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‘There is more to politics than elections.’ Labour supporters at a campaign rally in London, December 2019.
Photograph: Dan Kitwood/Getty Images
Amid defeat, remember – the left is more than Labour
During a deputation to the White House by civil rights leaders in 1963, President John F Kennedy was asked whether he supported the March on Washington, at which Martin Luther King made his “I have a dream” speech. Kennedy said he didn’t. “We want success in Congress, not just a big show at the Capitol … It seemed to me a great mistake to announce a march on Washington before the bill was even in committee.”


‘Britain has elected the most rightwing government for decades handing the least principled leader in living memory such a massive majority that it could take a decade to get rid of him.’
Photograph: Anthony Devlin/Getty Images
Labour won’t win again until it works out why it lost
This changes everything. The fourth national vote in four years has broken the parliamentary logjam with devastating effect. It was a rout. Labour’s vote in its traditional strongholds finally collapsed. The demographic, geographic and social ties that bound its coalition together have unravelled. We have yet to see if they can be put back together again. Britain has elected the most rightwing government for decades, handing the least principled leader in living memory such a massive majority that it could take a decade to get rid of him. Last night was bad. The worst is yet to come.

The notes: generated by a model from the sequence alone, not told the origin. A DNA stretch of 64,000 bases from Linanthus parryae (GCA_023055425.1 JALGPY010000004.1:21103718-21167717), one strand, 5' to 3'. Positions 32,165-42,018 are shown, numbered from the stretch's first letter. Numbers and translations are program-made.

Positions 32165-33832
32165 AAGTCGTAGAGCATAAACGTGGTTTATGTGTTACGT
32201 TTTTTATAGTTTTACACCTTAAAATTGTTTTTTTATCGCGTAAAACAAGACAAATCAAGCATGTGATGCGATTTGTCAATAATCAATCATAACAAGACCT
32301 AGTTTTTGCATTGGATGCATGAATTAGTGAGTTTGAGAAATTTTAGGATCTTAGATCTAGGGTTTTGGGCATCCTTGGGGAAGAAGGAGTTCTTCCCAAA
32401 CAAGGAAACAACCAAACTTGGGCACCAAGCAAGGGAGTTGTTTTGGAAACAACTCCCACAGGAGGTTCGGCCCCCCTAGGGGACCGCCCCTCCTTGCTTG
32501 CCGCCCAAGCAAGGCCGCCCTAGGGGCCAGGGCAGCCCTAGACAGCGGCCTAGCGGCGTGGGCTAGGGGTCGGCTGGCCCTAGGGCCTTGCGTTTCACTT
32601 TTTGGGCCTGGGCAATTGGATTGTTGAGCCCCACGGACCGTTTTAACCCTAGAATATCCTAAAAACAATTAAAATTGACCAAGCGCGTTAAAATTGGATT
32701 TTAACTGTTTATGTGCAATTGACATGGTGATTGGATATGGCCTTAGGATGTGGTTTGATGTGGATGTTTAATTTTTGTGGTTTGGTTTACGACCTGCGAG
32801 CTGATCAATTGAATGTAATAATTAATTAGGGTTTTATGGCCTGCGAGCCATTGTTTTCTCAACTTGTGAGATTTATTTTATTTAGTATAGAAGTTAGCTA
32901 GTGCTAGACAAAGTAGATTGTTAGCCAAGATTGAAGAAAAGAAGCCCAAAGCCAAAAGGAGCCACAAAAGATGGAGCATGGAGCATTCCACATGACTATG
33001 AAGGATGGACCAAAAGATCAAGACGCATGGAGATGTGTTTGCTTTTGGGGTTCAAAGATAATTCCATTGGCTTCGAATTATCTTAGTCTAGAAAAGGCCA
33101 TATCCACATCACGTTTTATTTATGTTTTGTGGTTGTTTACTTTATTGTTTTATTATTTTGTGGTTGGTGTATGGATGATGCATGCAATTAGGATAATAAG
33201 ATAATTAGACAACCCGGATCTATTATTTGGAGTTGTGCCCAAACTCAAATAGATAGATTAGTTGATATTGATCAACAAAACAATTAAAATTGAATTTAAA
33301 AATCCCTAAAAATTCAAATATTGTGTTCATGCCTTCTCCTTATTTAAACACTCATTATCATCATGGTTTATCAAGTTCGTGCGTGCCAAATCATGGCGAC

Most people I spoke to in Stevenage had been canvassed by Labour; from the Tories they had just had a leaflet.
Photograph: Antonio Olmos/The Observer
The view from Stevenage: 'I feel I have to vote to get Johnson out'
When Eric Harvey contacted the Guardian last month he was planning on voting Liberal Democrat. But he had reservations. Brexit was the main issue for Harvey, a retired registrar and post office senior manager who has lived in Stevenage for two years, but the Lib Dems’ complicity in austerity gave him pause. When I met him a couple weeks later, he was leaning towards Labour. His wife is one of the millions of women affected by the change in pension rules and he liked Labour’s promise on that front, while Labour is the only party that can beat the Conservatives in Stevenage.


Photograph: Antonio Olmos/The Observer
Election 2019: Gary Younge returns to his childhood town of Stevenage


‘Labour has to nail dissembling conman shtick to his Brexit promise.’
Photograph: POOL/Reuters
From Johnson’s lies to Corbyn’s promises – this election is about trust
The appeal of any presidential candidate, said Richard Nixon’s speechwriter, Raymond Price, is based on a “gut reaction, unarticulated, non-analytical, a product of the particular chemistry between the voter and the image of the candidate … [It’s] not what’s there that counts, it’s what’s projected.” That projection “depends more on the medium and its use than it does on the candidate”.
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Another Day in the Death of America
book review
Younge’s masterwork. To be read through tears. Brilliantly reported, quietly indignant and utterly gripping. Naomi Klein
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